Michael Polkinghorne notes in his new book, By the Seat of my Pants, that “…my destiny appeared unexpectedly in by-ways or roads I had been misled into taking’.
That sets the scene well for this, his memoirs, where he follows with verve, humour and sensitivity, through both prose and his own poetry, the astonishing twists and turns of those by-ways. These naturally occur via a series of insightful and often poignant chapters in which he reflects frankly on some difficult soul-searching questions such as women, in “Les Girls”, the nature of art in “Bond Street Art”, the value of prestige in “The Bubble Reputation”, an almost Damascene experience in “My Father’s Mistress”, plus a long look at his unpredictable professional career in “A Romp in the Emperor’s New Clothes”.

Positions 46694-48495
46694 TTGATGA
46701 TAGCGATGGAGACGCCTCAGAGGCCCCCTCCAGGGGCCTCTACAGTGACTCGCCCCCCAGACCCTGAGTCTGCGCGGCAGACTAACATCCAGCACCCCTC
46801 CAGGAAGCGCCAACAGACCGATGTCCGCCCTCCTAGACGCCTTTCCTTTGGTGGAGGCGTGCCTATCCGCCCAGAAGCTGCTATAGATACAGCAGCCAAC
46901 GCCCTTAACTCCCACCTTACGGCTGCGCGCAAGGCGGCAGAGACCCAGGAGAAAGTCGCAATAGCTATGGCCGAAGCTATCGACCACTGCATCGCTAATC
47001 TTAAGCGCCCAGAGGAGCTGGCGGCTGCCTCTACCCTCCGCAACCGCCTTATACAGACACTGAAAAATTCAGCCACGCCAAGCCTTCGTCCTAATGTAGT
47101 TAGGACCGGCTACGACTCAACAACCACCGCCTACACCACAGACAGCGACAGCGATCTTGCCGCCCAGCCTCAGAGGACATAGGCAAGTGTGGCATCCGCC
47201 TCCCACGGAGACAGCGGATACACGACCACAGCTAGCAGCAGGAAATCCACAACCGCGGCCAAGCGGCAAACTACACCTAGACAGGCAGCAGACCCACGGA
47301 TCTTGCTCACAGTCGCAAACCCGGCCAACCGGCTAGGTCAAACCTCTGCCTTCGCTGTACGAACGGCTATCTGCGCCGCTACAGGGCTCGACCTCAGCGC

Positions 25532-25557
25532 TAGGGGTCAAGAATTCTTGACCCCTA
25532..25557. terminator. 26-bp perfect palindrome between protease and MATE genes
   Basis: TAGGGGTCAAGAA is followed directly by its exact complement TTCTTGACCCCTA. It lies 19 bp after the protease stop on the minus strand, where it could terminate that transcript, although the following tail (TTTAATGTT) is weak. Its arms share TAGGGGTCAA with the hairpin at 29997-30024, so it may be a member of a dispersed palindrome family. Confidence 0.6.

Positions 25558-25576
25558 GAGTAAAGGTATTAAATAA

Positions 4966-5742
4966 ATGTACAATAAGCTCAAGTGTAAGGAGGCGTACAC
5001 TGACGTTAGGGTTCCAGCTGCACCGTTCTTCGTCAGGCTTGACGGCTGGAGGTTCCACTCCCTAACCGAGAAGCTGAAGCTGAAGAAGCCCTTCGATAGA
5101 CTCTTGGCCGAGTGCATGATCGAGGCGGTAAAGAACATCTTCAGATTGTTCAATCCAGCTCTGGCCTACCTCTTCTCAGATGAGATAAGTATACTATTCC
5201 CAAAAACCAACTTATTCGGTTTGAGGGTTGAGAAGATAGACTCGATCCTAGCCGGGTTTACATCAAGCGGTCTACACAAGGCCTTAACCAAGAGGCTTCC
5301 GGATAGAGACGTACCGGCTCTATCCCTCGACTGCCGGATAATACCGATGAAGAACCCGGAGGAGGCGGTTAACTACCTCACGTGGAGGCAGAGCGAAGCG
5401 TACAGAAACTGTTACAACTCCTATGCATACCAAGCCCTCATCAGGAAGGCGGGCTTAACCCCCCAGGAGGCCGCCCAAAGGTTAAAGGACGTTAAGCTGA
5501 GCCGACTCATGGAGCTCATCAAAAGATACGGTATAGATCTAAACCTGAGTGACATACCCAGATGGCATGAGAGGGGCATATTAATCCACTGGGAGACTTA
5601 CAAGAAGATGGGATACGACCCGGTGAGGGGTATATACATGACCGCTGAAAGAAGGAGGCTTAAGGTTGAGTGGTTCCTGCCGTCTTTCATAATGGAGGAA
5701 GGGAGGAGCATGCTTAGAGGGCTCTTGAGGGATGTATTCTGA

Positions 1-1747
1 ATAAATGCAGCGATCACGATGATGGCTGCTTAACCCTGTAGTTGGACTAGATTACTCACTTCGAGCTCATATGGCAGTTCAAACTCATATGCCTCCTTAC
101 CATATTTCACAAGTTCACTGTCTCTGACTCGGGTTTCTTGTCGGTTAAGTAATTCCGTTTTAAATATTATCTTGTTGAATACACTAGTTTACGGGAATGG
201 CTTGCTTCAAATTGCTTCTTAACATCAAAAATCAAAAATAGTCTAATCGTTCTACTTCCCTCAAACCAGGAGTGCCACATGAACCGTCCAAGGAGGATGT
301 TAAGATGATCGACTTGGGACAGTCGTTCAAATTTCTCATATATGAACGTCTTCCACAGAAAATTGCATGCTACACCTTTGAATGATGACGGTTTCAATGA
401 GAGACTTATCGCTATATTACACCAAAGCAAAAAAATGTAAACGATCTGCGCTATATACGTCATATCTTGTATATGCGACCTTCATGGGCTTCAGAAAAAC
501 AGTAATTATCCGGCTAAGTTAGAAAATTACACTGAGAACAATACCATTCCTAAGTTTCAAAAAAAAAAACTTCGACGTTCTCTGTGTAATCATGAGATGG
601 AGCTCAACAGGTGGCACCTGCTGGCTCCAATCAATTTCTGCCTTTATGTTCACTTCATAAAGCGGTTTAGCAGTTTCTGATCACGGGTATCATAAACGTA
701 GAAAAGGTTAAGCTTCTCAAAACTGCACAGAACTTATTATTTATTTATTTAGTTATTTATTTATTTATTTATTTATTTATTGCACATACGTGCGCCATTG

And, with the irony that characterises much of his humour, he reports that he has already written his own obituary, presumably wishing to avoid the sentimentality which might accompany one written by someone else. After all, he asks, what is an obituary in this case if not a potted autobiography?
The notion of the emperor’s new clothes, and its implications for persona and self-image, both for himself and others, are recurring themes in this frequently philosophical book. Ideal for anyone who loves to look back and marvel at the roads travelled, By the Seat of my Pants is a fantastic and humorous take on life, loves, laughs and what follows on.
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